I offered my thoughts on Setanta's bias or lack thereof and am I not going to get further involved in that debate. If you feel you have a legitimate gripe, I'm not going to tell you that you don't. I just offered my observation for what it was worth.
Not to flog a dead horse, but my point wasn't that American have a general view of all
monarchs being morons because I definitely do not think that is the case. The current
, widespread perception may be that they are all vapid and silly, and, if so, this is due the antics of a few of the members of the House of Windsor. However I sense that Prince William and even Prince Harry are doing a fine job of turning that perception around. Harry is likeable and Americans appreciate a rogue. Assuming Harry becomes less involved in youthful indiscretions as he matures, he may end up an American favorite. (Probably a tall order for a Royal who will likely never be king, but he could emulate his Great Uncle Edward, but with a bit more personality)
As for the European monarchs of old, the American perception is a mixed bag. Because of the popular accounts of the French Revolution, there may be a basic perception of French monarchs being silly and out of touch. I just don't think enough are familiar with Louis XIV to allow his reign to color their perception, and even as respects the educated American (meaning simply that they have secured a college degree whether it be in history or basket weaving) I doubt many are familiar with any French monarch, other than The Sun King, beyond Louis XVI and Marie Antoinette and possibly Louis Philippe I. What they do know is that all the damned French kings were named Louis!
There may be some degree of widespread knowledge about "German"
monarchs beyond Wilhelm II, but it's not likely to be deep.
Beyond that the only other monarchs to inform American perception are likely to foremost be Ferdinand II and Isabella and we were all taught in grade school that she was of great intelligence and wisdom and is something of the mother of America.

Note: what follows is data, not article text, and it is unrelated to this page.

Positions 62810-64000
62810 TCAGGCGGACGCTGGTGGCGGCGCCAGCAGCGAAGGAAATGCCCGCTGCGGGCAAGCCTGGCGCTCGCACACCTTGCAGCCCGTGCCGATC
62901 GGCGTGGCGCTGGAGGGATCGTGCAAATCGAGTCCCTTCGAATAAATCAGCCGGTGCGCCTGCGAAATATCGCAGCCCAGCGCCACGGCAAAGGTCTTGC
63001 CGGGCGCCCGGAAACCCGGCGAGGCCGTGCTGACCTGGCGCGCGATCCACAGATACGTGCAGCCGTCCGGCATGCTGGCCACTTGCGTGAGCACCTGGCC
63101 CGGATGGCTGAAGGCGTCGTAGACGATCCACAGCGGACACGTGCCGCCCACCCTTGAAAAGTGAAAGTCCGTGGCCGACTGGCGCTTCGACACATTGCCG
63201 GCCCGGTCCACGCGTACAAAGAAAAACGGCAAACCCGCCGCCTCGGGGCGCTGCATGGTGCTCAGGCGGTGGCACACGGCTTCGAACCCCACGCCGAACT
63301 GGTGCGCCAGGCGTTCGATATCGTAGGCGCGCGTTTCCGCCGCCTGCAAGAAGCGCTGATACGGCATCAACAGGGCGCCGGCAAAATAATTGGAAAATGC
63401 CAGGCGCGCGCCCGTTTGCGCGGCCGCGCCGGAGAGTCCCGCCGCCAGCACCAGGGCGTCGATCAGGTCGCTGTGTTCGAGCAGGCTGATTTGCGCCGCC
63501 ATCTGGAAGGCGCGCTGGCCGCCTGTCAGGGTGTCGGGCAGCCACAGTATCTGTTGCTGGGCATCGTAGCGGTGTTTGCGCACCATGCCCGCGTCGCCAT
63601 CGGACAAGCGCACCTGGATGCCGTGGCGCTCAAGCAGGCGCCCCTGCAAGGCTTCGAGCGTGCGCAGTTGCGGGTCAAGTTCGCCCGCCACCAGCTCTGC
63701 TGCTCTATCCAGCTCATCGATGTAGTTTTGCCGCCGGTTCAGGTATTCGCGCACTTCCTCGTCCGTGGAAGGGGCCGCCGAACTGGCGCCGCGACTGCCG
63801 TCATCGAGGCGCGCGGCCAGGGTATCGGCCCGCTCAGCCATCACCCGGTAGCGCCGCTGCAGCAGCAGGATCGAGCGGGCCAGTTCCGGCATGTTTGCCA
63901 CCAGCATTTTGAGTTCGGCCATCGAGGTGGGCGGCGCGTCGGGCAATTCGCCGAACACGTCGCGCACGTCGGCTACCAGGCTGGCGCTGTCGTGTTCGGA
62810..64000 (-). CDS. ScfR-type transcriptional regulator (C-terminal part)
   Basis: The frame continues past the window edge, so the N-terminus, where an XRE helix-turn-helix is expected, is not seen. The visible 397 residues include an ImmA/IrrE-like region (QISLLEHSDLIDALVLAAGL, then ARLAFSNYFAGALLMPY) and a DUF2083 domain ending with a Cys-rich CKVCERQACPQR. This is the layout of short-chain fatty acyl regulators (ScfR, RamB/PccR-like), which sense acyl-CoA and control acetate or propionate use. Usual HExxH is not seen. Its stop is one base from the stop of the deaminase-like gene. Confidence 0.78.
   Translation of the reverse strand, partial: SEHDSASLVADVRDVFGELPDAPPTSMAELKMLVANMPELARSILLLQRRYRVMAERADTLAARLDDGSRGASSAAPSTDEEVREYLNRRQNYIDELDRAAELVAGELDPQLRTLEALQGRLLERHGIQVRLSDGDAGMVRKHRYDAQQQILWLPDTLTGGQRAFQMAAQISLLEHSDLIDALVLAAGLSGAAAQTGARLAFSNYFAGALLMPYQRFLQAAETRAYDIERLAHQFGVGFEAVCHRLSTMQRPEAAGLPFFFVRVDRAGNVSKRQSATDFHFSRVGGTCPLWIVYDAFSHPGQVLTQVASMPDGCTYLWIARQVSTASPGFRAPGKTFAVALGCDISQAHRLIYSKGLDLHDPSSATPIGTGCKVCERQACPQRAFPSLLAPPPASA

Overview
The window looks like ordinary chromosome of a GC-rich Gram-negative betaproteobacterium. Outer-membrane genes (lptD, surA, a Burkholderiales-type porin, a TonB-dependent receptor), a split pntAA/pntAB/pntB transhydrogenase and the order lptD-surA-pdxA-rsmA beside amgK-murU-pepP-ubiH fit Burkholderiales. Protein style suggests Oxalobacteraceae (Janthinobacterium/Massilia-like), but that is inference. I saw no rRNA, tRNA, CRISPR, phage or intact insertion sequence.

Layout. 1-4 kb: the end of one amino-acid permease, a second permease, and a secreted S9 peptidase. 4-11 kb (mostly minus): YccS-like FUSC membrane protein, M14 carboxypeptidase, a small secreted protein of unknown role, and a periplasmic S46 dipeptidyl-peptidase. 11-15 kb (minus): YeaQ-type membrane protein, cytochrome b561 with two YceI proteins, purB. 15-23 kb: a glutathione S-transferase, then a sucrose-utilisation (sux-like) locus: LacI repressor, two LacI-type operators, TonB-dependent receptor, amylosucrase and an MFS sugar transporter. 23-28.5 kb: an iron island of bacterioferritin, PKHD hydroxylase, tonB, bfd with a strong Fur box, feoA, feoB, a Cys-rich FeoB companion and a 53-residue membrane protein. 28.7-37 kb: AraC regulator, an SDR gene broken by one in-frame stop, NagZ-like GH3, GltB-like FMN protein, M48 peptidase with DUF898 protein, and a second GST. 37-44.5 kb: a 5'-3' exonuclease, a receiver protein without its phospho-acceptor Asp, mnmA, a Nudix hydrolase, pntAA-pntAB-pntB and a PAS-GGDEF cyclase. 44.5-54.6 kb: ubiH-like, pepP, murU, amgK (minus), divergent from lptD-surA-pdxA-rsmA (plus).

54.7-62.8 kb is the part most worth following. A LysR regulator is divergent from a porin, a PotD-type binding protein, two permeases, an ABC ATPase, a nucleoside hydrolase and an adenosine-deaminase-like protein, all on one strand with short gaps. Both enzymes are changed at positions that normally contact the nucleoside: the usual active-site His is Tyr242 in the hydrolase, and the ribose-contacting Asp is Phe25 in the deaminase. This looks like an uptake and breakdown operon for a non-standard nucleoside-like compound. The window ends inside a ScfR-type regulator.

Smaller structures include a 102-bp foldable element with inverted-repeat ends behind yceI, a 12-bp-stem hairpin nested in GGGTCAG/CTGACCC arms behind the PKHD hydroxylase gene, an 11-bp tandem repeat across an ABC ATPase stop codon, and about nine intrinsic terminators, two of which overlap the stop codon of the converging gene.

I would not be surprised if many Americans also had a passing familiarity with Ivan The Terrible, the Greats, Catherine and Peter and Nicholas II. Ivan's name says it all about what is thought of him. Peter we are taught was Great because he Europeanized
Russia (he gets high marks in the intelligence area), Nicholas, depending upon one's politics was either a cruel oppressor of the Russian peasants, or a generally hapless tzar, and very little is taught about Catherine, although quite a few people seem to associate her with an amorous equine encounter.
Of the older monarchs we've been taught about Charlemagne and Cnut and they both received favorable treatment.
The Popes are not considered as monarchs, although they should be, and so none of them would be likely to inform American perception.
Ultimately, it is probably the British monarchs that any widespread American perception is based on, and since so many were actually German, any negatives can be diverted to that nation or its original components.
All this is to say, in a long winded way with no insult or criticism intended towards my fellow Americans, that there isn't widespread knowledge or interest in European monarchs, but the perception of them is as likely to be favorable as not.